While injured Franklin Regional Senior High School students continued to heal Friday, Westmoreland County officials focused their efforts on preparing the school for their return and began the process of having the stabbing suspect evaluated.
One of the most seriously injured, 17-year-old senior Jared Boger, remained in critical condition at UPMC Presbyterian's intensive care unit, where he was being treated for a stab wound to the chest that narrowly missed his heart. Jared underwent a third round of surgery Friday and showed signs of progress, even beginning to communicate with his family, a surgeon said.
Dr. Louis Alarcon, medical director of trauma surgery at UPMC Presbyterian, said Jared is unable to speak or consume anything by mouth but communicated with his family using head motions and written notes.
"Our prognosis is very good for him, but there are a lot of hurdles before he comes off the ventilator, comes out of the ICU and leaves the hospital," said Dr. Alarcon, who did not refer to Jared by name. "We don't anticipate problems, but we're being vigilant."
Jared will undergo a fourth surgery this weekend to continue repair of injuries to his abdomen, which remained too swollen for the wounds to be closed Friday.
Two other students admitted to Forbes Hospital with injuries sustained during the stabbings were discharged from the hospital Friday. But three male patients, ages 15, 16 and 16, remained at the hospital in critical condition in the hospital's intensive care unit. No further information was available on the three.
Dan Stevens, spokesman for the Westmoreland County Department of Public Safety, said other students will have a "systematic" return to school, with some returning early next week and others at a later date. He said the school district will post an updated schedule for students' return on its website when it is ready.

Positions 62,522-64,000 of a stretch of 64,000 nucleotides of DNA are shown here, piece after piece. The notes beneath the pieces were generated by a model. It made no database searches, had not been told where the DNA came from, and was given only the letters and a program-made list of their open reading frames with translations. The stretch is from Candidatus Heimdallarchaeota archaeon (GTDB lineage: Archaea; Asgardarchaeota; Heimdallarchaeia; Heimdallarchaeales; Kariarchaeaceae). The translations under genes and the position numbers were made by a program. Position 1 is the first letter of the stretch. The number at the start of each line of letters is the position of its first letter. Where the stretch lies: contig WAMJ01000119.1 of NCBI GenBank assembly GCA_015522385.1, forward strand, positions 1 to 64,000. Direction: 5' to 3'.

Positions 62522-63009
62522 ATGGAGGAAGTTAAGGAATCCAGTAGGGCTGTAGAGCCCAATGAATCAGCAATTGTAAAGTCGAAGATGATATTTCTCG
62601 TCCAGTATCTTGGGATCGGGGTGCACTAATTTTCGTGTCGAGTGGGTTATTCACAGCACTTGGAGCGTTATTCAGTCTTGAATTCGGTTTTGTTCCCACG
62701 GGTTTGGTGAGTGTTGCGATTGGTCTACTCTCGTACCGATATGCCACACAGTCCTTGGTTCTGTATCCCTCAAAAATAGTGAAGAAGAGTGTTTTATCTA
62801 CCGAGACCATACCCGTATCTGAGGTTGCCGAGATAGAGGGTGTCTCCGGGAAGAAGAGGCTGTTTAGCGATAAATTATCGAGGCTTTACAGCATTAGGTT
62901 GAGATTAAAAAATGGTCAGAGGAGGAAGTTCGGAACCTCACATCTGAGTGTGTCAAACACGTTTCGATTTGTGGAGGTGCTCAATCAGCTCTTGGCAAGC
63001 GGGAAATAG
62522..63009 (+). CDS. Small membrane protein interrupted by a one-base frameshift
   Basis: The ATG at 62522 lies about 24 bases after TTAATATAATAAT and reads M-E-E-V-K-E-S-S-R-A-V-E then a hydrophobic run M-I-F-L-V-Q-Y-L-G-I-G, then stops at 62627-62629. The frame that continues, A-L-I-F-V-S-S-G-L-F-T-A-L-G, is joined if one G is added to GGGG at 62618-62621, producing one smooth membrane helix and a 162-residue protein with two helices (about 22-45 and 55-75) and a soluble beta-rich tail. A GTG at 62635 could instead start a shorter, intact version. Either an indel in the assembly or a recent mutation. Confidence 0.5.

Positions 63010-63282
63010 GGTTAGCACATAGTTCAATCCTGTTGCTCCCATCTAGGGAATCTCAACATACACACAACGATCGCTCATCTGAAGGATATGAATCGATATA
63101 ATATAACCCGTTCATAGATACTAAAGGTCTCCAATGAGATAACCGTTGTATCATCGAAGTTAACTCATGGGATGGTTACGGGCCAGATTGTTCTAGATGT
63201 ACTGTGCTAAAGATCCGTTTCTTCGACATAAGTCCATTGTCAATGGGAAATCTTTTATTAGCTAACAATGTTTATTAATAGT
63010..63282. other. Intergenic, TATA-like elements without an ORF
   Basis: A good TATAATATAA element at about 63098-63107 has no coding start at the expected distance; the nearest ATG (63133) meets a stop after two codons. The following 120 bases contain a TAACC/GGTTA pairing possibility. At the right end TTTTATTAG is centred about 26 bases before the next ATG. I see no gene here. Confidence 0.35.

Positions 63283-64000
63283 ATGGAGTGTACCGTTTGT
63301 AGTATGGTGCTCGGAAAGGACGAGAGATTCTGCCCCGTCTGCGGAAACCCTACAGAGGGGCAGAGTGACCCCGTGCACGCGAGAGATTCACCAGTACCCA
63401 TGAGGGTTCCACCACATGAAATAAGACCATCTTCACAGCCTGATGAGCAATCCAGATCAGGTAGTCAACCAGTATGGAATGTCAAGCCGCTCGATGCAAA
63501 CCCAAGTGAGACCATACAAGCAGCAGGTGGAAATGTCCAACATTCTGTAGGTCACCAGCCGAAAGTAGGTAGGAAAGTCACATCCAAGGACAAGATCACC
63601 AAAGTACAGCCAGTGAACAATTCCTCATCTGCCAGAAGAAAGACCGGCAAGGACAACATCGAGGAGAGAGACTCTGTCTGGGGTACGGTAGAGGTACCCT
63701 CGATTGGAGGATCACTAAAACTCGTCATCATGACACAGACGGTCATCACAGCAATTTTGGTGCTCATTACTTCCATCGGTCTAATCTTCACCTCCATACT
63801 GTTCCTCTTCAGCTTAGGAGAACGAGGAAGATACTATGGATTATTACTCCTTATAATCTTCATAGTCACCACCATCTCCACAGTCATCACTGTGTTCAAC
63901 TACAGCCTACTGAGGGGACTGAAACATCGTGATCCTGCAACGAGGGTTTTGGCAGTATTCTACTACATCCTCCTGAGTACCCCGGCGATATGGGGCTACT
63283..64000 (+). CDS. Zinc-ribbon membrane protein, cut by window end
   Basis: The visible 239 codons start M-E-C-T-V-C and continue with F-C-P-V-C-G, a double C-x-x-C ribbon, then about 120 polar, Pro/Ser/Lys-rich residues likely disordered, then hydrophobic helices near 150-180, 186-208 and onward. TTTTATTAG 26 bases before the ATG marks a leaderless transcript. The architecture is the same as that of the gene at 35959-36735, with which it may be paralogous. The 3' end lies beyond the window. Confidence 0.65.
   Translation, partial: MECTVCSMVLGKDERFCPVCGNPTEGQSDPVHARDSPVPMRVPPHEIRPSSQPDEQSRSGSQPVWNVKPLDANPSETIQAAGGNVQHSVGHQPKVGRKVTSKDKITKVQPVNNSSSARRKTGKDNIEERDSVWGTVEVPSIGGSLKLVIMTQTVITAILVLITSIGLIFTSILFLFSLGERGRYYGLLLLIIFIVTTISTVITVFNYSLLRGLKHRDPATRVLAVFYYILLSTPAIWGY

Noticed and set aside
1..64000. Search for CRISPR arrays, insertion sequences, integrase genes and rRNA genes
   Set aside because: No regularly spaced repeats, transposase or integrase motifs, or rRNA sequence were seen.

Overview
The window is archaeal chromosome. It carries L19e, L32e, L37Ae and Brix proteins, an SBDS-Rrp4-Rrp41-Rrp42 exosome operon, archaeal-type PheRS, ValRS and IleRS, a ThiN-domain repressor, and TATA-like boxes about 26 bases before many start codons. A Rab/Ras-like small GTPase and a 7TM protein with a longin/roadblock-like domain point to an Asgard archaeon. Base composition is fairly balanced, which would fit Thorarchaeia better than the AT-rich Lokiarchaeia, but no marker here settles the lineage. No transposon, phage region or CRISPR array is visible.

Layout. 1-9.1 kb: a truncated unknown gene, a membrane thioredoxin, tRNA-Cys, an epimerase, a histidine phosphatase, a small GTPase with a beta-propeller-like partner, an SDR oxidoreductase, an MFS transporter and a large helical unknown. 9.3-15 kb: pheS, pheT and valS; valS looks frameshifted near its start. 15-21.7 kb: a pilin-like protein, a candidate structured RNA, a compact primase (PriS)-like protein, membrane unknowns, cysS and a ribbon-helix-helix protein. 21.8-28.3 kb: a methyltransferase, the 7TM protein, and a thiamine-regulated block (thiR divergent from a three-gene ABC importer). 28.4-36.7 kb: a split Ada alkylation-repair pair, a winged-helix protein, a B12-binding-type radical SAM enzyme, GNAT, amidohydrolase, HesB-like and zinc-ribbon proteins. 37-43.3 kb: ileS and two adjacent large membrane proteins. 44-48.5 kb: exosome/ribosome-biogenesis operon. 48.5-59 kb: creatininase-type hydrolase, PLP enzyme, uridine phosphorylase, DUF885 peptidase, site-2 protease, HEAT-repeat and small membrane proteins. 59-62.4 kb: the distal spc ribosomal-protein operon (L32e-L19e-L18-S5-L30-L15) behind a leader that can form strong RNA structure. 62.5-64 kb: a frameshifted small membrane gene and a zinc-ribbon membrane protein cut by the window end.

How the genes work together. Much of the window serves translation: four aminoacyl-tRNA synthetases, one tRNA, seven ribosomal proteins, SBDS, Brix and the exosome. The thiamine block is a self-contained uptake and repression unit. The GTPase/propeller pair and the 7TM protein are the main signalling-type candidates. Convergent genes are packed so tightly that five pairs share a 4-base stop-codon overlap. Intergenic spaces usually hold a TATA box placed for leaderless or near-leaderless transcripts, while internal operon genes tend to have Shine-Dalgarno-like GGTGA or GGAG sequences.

Mr. Stevens said a restoration company, which he declined to name, is waiting for special ceiling tiles that needed to be replaced after Wednesday's mass stabbings. The company, he said, was recommended by the FBI and specializes in this kind of cleanup. Its workers are trained both to clean and to collect additional evidence should they find it.
"It's important that the school looks the way it did Tuesday," the day before the attacks, Mr. Stevens said.
He met Friday afternoon with Murrysville police Chief Thomas Seefeld, whose department is leading the investigation and receiving assistance from the FBI and county police.
Among the pieces of evidence they are examining, Mr. Stevens said, are computers and a cell phone.
He said he did not know who owned the cell phone or where investigators had collected it.
Also Friday, Westmoreland County Common Pleas Judge Richard E. McCormick signed an order authorizing a psychologist to meet with Alex at the Westmoreland County juvenile detention center in Greensburg, where he has been held without bond since Wednesday.
Private psychologist Bruce Chambers has agreed to examine Alex to determine whether he is competent to stand trial and whether he might be a good candidate to have his case moved to a juvenile court, according to a motion filed by defense attorney Patrick Thomassey.